Now it is finally here, EMMON’s third album is entitled ‘Nomme’. As suggested by the great first single ‘Distance’, it is harder, darker and even more electronic than the last album.

Any traces of the flirtation with regular indie pop that was present in some of the songs on ‘Closet Wanderings’ can not be found anymore.

But EMMON’s sound and energy fortunately remains unchanged. You could say this record is the epitome of everything that EMMON stands for: sexy urban elegance, warm electronic coldness and hard ecstatically danceable synth-disco beats.

For those of us who have followed EMMON for a long time, there are two pleasant surprises. Originally two of the songs on this album appeared as hard-to-find demos only, released sometime in 2003-2004. Now ‘Body Jar ‘and my old time favourite ‘Love Track’ can be finally enjoyed on an official release. Great! Both songs have been sharpened up a lot since the demo stage, but without losing any of their original spirit. However, ‘Love Track’ has now mutated into featuring a singing style that is very similar to THE KNIFE’s Karin Dreijer-Andersson’s distorted male voice. I like that!

Other notable tracks are the brilliant second single ‘Ghost Dance’ and the totally awesome All Yours, both of which were premiered live last year. ‘All Yours’ is THE obvious choice as the next single in my mind. There are a lot of remix potential in that song! I for one would love to hear MARSHEAUX, REX THE DOG or even Mr Vince Clarke have a go at it.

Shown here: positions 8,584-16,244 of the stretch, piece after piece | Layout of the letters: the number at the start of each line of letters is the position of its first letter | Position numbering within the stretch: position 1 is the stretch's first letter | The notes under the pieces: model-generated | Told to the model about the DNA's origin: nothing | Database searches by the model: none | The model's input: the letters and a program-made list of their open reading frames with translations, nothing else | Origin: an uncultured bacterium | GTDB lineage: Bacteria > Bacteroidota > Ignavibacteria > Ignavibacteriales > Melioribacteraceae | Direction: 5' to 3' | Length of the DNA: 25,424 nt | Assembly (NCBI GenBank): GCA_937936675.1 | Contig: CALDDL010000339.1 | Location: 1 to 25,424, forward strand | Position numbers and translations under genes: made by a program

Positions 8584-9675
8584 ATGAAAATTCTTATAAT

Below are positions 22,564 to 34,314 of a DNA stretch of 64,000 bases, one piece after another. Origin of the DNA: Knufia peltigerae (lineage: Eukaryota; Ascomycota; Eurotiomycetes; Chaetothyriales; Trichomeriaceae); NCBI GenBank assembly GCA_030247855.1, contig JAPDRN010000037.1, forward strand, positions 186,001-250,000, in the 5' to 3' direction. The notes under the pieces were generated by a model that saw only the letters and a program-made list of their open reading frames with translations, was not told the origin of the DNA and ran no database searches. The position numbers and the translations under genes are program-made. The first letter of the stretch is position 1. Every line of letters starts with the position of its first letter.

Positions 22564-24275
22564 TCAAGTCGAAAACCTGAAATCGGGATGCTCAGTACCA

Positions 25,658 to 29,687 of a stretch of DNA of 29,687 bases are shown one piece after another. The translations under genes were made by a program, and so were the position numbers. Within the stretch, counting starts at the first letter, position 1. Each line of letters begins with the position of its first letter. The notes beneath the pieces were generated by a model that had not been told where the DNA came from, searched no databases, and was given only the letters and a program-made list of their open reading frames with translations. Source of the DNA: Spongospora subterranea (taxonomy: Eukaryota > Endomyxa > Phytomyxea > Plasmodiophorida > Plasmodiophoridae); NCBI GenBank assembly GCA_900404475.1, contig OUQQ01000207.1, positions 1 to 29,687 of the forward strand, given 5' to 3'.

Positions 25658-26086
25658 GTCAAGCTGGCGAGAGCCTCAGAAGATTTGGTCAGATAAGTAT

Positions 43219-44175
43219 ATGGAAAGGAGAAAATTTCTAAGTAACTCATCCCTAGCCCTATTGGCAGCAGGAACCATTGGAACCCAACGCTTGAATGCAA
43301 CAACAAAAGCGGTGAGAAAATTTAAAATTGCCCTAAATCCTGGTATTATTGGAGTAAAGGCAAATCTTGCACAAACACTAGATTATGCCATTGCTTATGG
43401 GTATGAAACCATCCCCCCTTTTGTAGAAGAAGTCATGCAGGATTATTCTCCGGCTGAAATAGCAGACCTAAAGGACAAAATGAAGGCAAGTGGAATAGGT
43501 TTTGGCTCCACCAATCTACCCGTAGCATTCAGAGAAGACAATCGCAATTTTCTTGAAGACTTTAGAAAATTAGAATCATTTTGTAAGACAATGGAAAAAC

Like on the last album, there are two instrumental tracks ‘Hammerville Heights’ and ‘Blacklight’, both of which have hypnotic and propulsive rhythms. I guess they should provide the perfect soundtrack in your car when speeding down a highway…

‘Slottet’ stands out with its slightly distorted soundscape that gives a feeling of claustrophobic confinement, while the atmospheres in the beautiful track ‘Oratory’ make me think of ALPHAVILLE’s song ‘Carol Masters from Afternoons in Utopia’ for some reason although there are no obvious similarities. Many of the songs are segued into each other to give a sense of coherence which helps bind the record together.

The album ends with ‘Hammerville Heights’ – a play on words, it is actually a direct translation of Hammarbyhùjden, a neighborhood in the south of Stockholm. This track leads me to recall bands like THE MOBILE HOMES, SAPPORO 72 and STATEMACHINES’s first album ‘Avalanche Breakdown’ ie other Stockholm based bands – I wonder if it’s the urban environment of Stockholm that gives it this typical sound? The feeling of riding the subway or commuter trains is significant, not least because of the sampled Stockholm subway stop announcement towards the end of the song.

In conclusion, EMMON returns in style with ‘Nomme’. This is an album that all her fans absolutely must have. There is NO reason to sit this one out. Go buy it – now!

‘Nomme’ is released by Wonderland Records

Text by Johan Wejedal
9th June 2011